The benefits of renovatingThey say that change is as good as a holiday. Home renovations can not only update outdated designs and modernise an older property, but they can also transform your house into your dream home, increase the market value of your property, provide extra space for growing or aging families, better cater to your personal needs, make your property safer, more economical, or simply more saleable. In terms of the financial benefits, homeowners prefer renovations because they are often less expensive than buying a new home or building an entirely new home, and they can create more potential for property investment opportunities in the future.
Funding home renovationEvery home improver will look at the renovations costs before starting any project to ensure they have enough money to pay for it — the renovations may increase your predicted property value, but you still need to come up with the funds to pay for it. The total cost of renovations varies depending on what is done, but most cosmetic renovation, such as doing up a kitchen or bathroom, can usually be done for under $25,000. When it comes to funding home renovations, you have a few options depending on your financial situation.
Using SavingsIf you have enough money to pay for your renovations outright, you might consider this method to cover the costs of home improvement. This is one way you wouldn’t need to access equity in your property, which could be advantageous if you want to sell while the property market is hot. Another advantage of using your own cash is that you won’t have to increase your debt or pay interest on the amount it costs to renovate. This strategy also eliminates the need to undergo a credit check; if you’ve applied for another credit product recently, such as a loan or credit card, an additional credit application may reflect poorly on your credit file. A downside to using your savings account is, naturally, that you then deplete your savings that could be used for other wants and needs, such as a new car or family holiday.
Borrow moneyIf you don’t have enough saved to fully renovate your home, you might consider using your home equity to do so. Using your home equity to borrow money is one option, but taking out a separate loan, such as an unsecured loan, may also be an option.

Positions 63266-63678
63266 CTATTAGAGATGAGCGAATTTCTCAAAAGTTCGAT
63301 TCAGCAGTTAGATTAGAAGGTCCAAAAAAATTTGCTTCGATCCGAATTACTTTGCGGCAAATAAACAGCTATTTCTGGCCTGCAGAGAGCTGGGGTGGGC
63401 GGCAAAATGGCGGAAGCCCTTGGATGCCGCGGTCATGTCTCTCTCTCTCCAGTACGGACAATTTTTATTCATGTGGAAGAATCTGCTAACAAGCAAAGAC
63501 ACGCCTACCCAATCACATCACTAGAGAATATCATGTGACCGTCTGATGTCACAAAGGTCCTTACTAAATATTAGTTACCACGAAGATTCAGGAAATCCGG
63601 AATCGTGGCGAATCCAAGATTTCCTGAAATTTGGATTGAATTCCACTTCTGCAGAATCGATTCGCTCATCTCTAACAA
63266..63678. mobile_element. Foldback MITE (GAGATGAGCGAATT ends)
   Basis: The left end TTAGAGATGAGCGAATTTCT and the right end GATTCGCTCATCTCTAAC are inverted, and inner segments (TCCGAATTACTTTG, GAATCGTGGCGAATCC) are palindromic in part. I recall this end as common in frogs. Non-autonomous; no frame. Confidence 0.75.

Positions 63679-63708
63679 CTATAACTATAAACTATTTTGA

Redraw facility or Line of Credit
If your home loan was set up with a redraw facility, offset account or a line of credit, you may have a sufficient balance to pay for your renovation project. Unfortunately, taking money from your redraw means that you are then increasing the principal amount of your home loan, leaving you to pay interest for the amount the savings were offsetting.
You may also rely on your redraw facility as an emergency or backup stash, which could leave you out of luck if something happens after you’ve drained those funds to put into your renovations.
Home equity loan
Home equity loans are typically offered by large financial institutions or mortgage brokers. Similar to your home loan, a home equity loan or home equity line of credit uses the equity in your home to secure a new loan.
One of the biggest drawbacks of any home loan is that adding debt to your existing loan means increased loan repayments. If you face any difficulty in repaying the loans, you may risk losing your home, as the lender is able to repossess your property to recover the debt. This also goes for a second mortgage or increasing your existing home loan amount.
The other drawback of using the equity in your home to secure a new loan is the fees that can be involved. You might face:
- Break costs can occur if the lender faces a financial loss from re-arranging your home loan — such as when exiting a fixed interest rate prior to the end of the fixed term. You could also incur costs for a second mortgage, or rearranging your lending structure.